Infrasense Performs Infrared Surveys for Wisconsin Bridge Decks in Waukesha County

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Infrasense recently performed Infrared Thermography (IR) subsurface condition investigations on 12 bridge decks in Wisconsin's Waukesha county. These tests provide condition information quickly and without coring, allowing the client to make a more efficient and more informed decision for bridge deck maintenance needs.

Infrasense's vehicle-mounted Infrared Thermography system in Wisconsin.

Infrasense, Inc., a national leader in detecting subsurface conditions, has recently performed subsurface investigations on 12 bridge decks in Wisconsin's Waukesha county using Infrared Thermography. These tests provide a condition assessment of the reinforced concrete bridge decks without requiring any cores or exposed rebar, and with minimal disruption to traffic flow.

Since 2007, Infrasense has used Infrared Thermography, Ground Penetrating Radar (GPR), or a combination of both to survey more than 350 bridge decks across Wisconsin for the state Department of Transportation (WisDOT). Using Infrasense's multi-phased approach, a quick and simple preliminary (Level 1) analysis is performed, and bridge decks in good condition can be identified and removed from further detailed analysis. Decks found to have more significant deterioration levels are mapped in detail (Level 2), providing data to accurately plan, program, and budget maintenance and rehabilitation.

The infrared data is collected in a series of passes across each deck, with each pass covering a deck width of between 12 and 15 feet. During the survey, selected areas that appear delaminated in the IR image are manually sounded to confirm the presence of delamination. Because many of these decks have overlays, the reinforcing can be 4-5 inches from the surface, and sounding is not always capable of detecting delamination at this depth. For those locations where the delamination cannot be confirmed by sounding, testing is carried out using the Impact-Echo method. By analyzing wave frequencies through the concrete, the impact-echo equipment is capable of detecting delamination at any depth throughout the thickness of the deck.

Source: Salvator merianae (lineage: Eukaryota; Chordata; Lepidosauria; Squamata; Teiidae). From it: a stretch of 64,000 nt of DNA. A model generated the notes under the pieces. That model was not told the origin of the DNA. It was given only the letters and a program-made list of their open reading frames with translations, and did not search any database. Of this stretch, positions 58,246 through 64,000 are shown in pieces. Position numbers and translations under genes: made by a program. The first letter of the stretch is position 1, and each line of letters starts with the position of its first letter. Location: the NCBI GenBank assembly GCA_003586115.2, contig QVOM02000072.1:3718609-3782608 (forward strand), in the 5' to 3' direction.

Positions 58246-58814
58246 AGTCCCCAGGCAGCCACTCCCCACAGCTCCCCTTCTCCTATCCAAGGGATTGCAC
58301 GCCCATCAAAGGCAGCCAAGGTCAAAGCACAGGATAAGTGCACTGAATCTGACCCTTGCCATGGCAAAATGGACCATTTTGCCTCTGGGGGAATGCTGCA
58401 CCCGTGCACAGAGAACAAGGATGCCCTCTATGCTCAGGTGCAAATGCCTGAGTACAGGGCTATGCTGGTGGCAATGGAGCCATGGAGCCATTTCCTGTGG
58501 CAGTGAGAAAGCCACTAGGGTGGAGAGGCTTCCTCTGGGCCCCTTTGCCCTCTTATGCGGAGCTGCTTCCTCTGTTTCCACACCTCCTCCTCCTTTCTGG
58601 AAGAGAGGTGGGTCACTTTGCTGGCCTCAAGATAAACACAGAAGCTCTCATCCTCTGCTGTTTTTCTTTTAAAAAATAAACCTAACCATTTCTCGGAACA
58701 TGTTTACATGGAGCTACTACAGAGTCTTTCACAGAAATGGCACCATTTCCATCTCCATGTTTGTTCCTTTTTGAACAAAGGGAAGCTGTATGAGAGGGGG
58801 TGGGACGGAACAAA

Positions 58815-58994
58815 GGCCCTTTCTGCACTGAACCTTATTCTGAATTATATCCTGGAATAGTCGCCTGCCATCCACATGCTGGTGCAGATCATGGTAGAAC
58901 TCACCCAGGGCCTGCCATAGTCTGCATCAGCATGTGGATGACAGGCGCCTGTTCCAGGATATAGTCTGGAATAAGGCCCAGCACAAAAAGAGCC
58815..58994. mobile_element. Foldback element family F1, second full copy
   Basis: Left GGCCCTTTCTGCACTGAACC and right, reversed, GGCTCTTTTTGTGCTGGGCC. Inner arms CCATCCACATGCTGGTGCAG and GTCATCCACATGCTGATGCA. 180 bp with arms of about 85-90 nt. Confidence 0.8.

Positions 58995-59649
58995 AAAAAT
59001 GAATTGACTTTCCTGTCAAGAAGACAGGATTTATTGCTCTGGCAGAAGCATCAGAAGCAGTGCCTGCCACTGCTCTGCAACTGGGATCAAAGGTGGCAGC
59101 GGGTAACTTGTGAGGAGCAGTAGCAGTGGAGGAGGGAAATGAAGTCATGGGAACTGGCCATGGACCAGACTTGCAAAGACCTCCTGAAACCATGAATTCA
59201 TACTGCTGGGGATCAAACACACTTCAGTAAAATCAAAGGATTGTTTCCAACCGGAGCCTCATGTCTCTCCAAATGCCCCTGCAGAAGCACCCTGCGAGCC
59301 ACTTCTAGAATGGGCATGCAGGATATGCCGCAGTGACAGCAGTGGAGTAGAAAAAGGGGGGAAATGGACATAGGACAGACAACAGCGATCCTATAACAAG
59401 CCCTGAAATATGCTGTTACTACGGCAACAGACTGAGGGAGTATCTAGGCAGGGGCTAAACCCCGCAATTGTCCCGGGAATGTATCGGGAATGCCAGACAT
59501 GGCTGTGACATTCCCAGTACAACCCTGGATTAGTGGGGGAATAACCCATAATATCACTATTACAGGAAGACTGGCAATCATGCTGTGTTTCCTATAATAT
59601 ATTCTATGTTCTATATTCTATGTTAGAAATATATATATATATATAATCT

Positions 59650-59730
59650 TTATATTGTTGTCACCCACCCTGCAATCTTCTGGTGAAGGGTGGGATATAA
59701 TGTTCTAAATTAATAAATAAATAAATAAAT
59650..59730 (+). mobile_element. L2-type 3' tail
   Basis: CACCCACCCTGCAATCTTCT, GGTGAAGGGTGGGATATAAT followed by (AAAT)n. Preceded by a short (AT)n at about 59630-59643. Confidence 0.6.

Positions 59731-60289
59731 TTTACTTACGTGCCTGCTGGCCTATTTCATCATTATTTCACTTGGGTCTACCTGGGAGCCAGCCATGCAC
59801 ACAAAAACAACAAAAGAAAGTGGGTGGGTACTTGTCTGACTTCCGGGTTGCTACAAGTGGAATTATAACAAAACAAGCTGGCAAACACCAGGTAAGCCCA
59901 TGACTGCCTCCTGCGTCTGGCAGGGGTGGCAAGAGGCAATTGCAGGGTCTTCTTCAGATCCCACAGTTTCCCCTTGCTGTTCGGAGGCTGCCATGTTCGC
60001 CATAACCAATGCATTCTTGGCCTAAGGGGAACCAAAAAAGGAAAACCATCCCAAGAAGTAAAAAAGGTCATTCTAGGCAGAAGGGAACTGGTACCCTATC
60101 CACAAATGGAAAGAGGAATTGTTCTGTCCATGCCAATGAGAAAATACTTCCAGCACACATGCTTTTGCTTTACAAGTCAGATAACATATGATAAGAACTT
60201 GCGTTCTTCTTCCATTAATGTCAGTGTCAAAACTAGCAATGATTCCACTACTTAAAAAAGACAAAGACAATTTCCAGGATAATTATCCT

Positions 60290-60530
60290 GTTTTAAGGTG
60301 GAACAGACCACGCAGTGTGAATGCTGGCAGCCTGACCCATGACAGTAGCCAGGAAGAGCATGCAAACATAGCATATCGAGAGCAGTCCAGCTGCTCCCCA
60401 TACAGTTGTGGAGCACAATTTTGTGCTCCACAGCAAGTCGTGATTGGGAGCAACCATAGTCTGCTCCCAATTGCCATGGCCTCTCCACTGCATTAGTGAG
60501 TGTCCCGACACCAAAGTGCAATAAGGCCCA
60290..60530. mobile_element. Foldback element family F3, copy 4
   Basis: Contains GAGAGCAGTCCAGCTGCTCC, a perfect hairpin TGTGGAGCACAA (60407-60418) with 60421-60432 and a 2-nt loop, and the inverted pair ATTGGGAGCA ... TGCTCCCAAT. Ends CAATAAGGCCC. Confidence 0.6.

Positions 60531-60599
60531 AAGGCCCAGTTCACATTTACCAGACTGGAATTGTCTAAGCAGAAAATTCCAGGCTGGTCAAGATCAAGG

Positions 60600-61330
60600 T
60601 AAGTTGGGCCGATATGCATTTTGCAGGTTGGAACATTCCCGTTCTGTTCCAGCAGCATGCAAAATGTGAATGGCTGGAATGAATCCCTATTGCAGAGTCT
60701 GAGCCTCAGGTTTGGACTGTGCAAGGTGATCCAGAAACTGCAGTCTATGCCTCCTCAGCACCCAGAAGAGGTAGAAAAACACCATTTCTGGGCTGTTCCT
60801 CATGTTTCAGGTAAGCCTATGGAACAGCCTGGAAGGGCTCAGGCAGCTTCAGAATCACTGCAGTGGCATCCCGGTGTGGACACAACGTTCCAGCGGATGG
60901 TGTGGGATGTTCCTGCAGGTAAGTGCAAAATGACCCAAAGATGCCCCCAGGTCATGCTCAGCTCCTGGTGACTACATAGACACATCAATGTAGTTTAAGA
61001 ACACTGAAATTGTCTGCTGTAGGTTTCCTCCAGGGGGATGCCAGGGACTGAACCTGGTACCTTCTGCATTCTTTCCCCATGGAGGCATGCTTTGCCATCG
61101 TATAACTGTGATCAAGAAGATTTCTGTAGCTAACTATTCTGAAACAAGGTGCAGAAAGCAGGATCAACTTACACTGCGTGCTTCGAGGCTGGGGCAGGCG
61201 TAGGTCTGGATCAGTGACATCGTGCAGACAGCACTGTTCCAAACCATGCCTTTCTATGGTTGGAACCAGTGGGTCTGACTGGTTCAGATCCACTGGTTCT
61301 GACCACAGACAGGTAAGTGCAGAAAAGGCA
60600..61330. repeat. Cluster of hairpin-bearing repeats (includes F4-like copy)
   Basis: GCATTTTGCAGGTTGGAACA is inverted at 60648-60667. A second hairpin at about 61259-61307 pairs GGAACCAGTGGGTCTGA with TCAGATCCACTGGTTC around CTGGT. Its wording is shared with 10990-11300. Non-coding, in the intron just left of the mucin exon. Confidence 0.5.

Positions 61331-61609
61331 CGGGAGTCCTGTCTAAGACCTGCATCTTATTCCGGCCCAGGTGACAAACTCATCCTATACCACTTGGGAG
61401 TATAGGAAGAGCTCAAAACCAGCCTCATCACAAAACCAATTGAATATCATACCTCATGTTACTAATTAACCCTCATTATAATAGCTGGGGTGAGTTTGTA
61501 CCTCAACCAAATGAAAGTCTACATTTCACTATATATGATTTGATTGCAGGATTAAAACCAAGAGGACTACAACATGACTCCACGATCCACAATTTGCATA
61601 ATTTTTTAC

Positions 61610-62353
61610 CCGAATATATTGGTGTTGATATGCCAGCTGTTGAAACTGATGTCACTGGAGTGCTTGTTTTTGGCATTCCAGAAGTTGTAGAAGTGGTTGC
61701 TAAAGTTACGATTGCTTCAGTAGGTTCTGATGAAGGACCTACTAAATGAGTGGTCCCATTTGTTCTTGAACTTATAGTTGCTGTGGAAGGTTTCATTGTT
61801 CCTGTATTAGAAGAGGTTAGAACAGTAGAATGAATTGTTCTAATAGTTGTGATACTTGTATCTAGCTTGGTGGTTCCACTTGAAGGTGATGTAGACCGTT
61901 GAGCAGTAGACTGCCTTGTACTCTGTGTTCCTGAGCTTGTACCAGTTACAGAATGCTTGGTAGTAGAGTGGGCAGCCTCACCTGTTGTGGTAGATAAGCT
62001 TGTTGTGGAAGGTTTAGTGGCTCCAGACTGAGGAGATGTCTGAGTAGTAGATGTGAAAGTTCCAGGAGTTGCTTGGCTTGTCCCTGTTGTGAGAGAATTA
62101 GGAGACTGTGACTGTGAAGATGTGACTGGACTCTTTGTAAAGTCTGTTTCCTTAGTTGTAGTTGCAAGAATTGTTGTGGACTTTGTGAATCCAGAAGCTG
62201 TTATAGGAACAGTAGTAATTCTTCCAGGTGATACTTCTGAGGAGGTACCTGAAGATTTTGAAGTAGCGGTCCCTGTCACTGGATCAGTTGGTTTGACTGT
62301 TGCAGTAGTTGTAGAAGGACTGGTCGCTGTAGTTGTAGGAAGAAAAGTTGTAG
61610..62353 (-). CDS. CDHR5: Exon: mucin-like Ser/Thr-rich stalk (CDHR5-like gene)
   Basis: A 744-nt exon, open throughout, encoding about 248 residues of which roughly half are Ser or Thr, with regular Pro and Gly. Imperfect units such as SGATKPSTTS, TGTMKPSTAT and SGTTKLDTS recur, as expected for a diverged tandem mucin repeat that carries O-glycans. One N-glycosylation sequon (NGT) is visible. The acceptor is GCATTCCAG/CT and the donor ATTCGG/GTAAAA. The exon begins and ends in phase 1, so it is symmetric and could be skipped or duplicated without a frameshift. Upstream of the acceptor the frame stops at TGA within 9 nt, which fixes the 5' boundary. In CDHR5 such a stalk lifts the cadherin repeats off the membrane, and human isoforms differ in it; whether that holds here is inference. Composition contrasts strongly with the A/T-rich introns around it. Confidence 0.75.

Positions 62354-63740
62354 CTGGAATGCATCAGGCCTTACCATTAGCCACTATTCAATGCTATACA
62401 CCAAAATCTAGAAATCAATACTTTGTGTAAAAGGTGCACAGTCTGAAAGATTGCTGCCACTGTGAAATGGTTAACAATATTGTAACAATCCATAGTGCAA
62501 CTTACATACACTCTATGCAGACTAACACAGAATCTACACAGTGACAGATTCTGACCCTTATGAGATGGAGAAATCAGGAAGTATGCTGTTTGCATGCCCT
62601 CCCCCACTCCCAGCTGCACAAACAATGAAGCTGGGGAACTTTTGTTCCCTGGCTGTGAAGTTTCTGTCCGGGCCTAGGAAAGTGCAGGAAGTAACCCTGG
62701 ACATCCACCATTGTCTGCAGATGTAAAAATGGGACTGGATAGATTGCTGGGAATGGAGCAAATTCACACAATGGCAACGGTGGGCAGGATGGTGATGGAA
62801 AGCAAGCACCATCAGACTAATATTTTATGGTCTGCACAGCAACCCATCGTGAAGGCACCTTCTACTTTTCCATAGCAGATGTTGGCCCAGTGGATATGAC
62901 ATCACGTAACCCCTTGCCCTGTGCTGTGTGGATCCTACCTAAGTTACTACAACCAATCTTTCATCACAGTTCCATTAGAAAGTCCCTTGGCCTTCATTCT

Ground penetrating radar data is collected to estimate rebar depth and corrosion conditions. The GPR data is collected in a series of lines spaced 3 feet transversely across the width of the deck, with each line representing a cross sectional slice of the deck at a particular offset. Decks in good condition consist of strong and uniform radar reflections from the rebar. GPR data with weak and inconsistent reflections indicate rebar-level deterioration in the bridge deck.

Many agencies apply GPR and IR separately as tools for bridge deck assessment, or use only one preferred method. Each method has specific strengths and weaknesses, and Infrasense uses a combination of both to create a more effective bridge deck condition assessment. By combining IR and GPR surveys, the maximum amount of information can be obtained for the least cost. Decks with concrete overlays are common in Wisconsin, and illustrate how GPR and IR methods complement each other. Infrared surveys are effective in detecting overlay debonding, while GPR is effective in detecting rebar-level delamination. Combining GPR and IR methods becomes economical when applied with a two-level survey approach.

About Infrasense, Inc.

Since 1987, Infrasense, Inc. has applied the most current technologies to the most difficult challenges in subsurface scanning. Infrasense’s engineers are able to nondestructively extract critical information from a diverse range of structures. The firm has conducted research to advance the field of subsurface detection, while also providing valuable information to clients across the country. Learn more about Infrasense, Inc. and its services at http://www.infrasense.com.

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Sarah Kelly
Infrasense, Inc.
+1 (781) 648-0440
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Infrasense, Inc.

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